As would be expected, with advancements in all countries, and regardless of the general quality of US secondary school education and the H-1B program, US born scientists comprise a decidedly minority, and decreasing, percentage of the world scientific community.

The US, because of its wealth and range of opportunities, has been a magnet for top notch scientific talent, and the level of excellence of US colleges and universities and industrial and business centers of scientific research and development has been to some extent dependent on this influx of foreign talent. Even though this continues to be the case, if it's decreasingly so, then maybe Kaku is saying that in order to stay in the forefront of scientific innovation the US will have to boost the level of its secondary educational system wrt science, technology, engineering and mathematics. Though there might be something to that, I don't have an opinion on it yet and tend to think that such increases in the level of secondary school education as might be possible won't significantly affect the rate of emergence of US born top scientific talent.

Wrt H-1B visas, their primary effect seems to be to provide US employers with cheaper middle and lower level technical workers. As such, since the H-1B program ostensibly exists to fill positions that can't be filled by US graduates, then it's based on lies -- because there certainly seem to be enough US graduates in science, technology, engineering and mathematics to fill every position occupied by a lower paid foreign national.

So, in a sense, maybe the H-1B program can be, as Kaku has, characterized as "America's secret weapon". However, it seems to be a weapon directed against America's home grown talent in science, technology, engineering and mathematics.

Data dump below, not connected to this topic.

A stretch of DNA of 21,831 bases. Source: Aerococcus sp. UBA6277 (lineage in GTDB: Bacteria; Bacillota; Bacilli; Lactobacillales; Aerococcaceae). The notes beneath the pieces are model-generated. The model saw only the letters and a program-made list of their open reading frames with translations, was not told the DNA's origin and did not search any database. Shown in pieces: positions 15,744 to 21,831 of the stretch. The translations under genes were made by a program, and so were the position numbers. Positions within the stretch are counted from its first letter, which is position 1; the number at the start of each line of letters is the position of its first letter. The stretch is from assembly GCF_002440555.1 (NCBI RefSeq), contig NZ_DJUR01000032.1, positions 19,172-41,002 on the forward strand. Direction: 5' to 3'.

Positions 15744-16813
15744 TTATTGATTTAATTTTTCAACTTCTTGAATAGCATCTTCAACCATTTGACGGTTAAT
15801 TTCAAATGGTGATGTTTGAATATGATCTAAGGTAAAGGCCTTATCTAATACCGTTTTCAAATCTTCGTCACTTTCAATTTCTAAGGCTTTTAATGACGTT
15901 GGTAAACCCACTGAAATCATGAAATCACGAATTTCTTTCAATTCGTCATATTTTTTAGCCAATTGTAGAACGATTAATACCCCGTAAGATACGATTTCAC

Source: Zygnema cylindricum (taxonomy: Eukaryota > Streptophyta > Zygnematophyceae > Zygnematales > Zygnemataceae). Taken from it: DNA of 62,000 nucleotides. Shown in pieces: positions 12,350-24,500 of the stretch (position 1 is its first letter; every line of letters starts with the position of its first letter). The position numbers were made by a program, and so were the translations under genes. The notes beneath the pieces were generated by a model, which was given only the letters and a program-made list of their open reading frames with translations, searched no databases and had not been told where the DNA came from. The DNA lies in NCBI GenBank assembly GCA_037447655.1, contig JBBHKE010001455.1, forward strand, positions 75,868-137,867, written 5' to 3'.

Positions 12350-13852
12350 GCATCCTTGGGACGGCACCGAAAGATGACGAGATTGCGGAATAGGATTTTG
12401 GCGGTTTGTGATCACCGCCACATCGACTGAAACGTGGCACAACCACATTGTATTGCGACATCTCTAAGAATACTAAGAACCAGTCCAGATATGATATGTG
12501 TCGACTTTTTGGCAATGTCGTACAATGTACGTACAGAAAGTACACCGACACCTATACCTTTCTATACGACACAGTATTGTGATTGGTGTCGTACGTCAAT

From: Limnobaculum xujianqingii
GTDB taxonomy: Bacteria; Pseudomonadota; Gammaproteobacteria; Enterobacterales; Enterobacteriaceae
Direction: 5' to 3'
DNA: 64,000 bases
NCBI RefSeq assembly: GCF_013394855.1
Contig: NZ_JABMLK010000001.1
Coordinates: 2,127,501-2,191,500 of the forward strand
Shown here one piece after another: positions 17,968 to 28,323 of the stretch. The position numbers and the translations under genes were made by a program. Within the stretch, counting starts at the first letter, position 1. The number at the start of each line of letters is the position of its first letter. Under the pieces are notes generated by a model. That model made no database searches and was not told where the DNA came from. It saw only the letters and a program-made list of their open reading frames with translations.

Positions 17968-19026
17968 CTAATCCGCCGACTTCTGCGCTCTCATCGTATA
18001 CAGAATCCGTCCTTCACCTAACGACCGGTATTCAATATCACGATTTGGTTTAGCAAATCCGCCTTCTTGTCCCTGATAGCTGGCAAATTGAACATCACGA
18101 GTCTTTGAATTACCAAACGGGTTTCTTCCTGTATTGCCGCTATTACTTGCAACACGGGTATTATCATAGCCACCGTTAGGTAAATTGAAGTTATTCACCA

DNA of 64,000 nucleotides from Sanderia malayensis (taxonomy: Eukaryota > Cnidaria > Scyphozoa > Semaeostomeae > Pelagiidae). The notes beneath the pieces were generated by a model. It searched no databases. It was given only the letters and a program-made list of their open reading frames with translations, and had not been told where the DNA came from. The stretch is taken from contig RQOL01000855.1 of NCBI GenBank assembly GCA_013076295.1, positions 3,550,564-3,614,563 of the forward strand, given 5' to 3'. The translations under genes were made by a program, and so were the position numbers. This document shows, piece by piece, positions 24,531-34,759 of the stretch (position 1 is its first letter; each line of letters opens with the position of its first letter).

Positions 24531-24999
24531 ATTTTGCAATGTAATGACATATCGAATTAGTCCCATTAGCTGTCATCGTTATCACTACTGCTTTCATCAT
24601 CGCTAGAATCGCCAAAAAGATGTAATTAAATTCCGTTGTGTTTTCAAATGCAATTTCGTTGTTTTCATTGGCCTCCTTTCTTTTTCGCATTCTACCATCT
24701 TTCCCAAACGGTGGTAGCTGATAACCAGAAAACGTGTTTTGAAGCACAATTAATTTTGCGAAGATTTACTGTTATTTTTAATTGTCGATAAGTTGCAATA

• #30
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US wealth?
 
  • #31
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  • #32
turbo
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And the surest way to kill interest in young students is to point out the actual realities of the job market. Better to advertise a shortage and tell people there are jobs waiting for them (even if its a flat out lie). Human capital is (after all) expendable- there is a new generation of suckers coming up the pipeline.

He is trying to SELL science as a career to suckers like myself. The more suckers end up in grad school, the cheaper science gets. Its great for consumers of science, but terrible for actual scientists.

Keep in mind the quotes from his website he posted- he recommends getting a phd in physics so you can then find a job as a programmer (which has no added value from your phd) so you can research in your spare time. We can't all be gentleman(gentlewoman) scientists- some of us have to eat.
All part of the "race to the bottom" philosophy, IMO. Pay top-dollar for your education in the best (most expensive) institutions so that you can compete with graduates from third-world countries who will work for much less. Yeah, they will be sending money to their families (if they actually work here) but that's a much softer debt-load than trying to pay off the debt on your student loans. I am SO glad that I'm not one of today's crop of university students.